The Second District Court of Appeal held that: (1) despite revisions to a mixed-use development project, the project description in the EIR was “accurate, stable, and finite;” (2) an opportunity for public comment on the finally approved project was not required under CEQA; and (3) because the revised project was not significantly different from alternatives considered, recirculation of the EIR was not required. Southwest Regional Council of Carpenters v. City of Los Angeles (The Icon at Panorama, LLC), 76 Cal. App. 5th 1154 (2022).
The Icon at Panorama, LLC (“Icon”) proposed a mixed-use commercial and residential development in Los Angeles. The City circulated two draft EIRs for public review and comment and eventually issued its final EIR for the project in February 2018. In March 2018, City staff recommended approval of a new alternative project (“Revised Project”) not set out in the draft or final EIRs. This Revised Project was a smaller version of an alternative previously provided (“Alternative 5”). Compared to Alternative 5, the Revised Project contained fewer residences, but the same amount of commercial area. Petitioners challenged the project approval, contending that: (1) the project description in the EIR was inadequate; (2) the EIR should have been recirculated after being substantially revised; and (3) the revised project description violated CEQA.
The court explained that, per case law and CEQA Guidelines, the EIR must include enough detail to allow others to “understand and to consider meaningfully the issues raised by the proposed project.” Here, because the project remained a mixed-use commercial/residential project on a defined project site from proposal to approval, the size and site of the project remained the same, and the only changes involved the “residential to commercial footprint,” the City did not violate CEQA’s requirement of an “accurate, stable, and finite” project description.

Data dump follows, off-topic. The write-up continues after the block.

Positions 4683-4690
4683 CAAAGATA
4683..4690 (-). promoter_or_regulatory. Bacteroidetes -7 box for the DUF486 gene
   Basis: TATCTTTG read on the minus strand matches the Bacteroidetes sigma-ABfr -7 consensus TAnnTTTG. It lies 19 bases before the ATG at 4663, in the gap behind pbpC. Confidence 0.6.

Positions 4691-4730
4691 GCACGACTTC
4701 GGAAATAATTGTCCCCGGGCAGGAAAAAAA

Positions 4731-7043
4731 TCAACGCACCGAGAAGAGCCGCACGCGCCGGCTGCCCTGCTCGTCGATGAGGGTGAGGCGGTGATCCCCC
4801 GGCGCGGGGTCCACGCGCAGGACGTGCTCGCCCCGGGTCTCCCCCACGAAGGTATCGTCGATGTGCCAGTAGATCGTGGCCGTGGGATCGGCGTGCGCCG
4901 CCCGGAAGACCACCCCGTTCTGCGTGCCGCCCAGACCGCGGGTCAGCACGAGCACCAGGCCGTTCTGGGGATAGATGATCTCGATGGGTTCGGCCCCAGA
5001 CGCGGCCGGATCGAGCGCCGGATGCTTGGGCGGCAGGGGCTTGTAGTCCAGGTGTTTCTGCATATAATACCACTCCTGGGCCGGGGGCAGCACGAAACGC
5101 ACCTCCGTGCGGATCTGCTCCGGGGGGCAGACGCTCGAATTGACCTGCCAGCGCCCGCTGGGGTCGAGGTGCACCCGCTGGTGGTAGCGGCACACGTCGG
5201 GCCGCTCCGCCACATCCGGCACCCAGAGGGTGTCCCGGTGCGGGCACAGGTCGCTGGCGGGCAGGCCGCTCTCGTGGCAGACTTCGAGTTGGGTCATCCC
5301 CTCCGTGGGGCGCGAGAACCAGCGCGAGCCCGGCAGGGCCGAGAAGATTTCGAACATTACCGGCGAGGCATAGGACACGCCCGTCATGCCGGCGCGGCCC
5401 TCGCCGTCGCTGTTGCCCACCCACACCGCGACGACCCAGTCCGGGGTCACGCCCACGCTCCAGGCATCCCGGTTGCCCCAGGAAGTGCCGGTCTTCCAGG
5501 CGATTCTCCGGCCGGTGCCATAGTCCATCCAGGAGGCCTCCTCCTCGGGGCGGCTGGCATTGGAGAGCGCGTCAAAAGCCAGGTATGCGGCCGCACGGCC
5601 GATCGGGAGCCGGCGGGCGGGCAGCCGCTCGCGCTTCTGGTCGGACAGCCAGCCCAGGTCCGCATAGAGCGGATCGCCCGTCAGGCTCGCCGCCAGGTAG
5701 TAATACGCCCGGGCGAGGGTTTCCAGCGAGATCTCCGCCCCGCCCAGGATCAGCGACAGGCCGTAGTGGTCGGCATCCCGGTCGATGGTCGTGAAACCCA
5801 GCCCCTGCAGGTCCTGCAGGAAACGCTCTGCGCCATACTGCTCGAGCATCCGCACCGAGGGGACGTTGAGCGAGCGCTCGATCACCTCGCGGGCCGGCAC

The court acknowledged that the approved project was not included in any EIR circulated and thus, no opportunity for public comment was given, but the court found that CEQA does not appear to require an opportunity for public comment on the final approved project. Recirculation of a revised draft EIR that contains the final approved project and an opportunity for public comment is not required by CEQA either. The court declined to require a further opportunity for the public to comment on the actual project before approval. The court found the City fully compliant with CEQA’s information requirements as the City provided ninety-two days for public comment on the draft EIR, and the public was given five months and multiple public hearings to comment on the Revised Project. Further, the court found no record of any “prohibited impediment to informed decision-making.”
With respect to recirculation, CEQA requires that a new public comment period be provided if the lead agency adds “significant new information” to the EIR after the public comment period ends but before the final EIR is certified. The court explained that because CEQA requires circulation of the draft EIR, public comment, and response to such comments before the final EIR is certified, the final EIR will almost always contain information not included in the draft EIR. As such, the addition of new information alone does not mean recirculation is required. Here, the court found that the Revised Project was not “considerably different from other alternatives previously analyzed” in the draft EIR and thus recirculation was not required.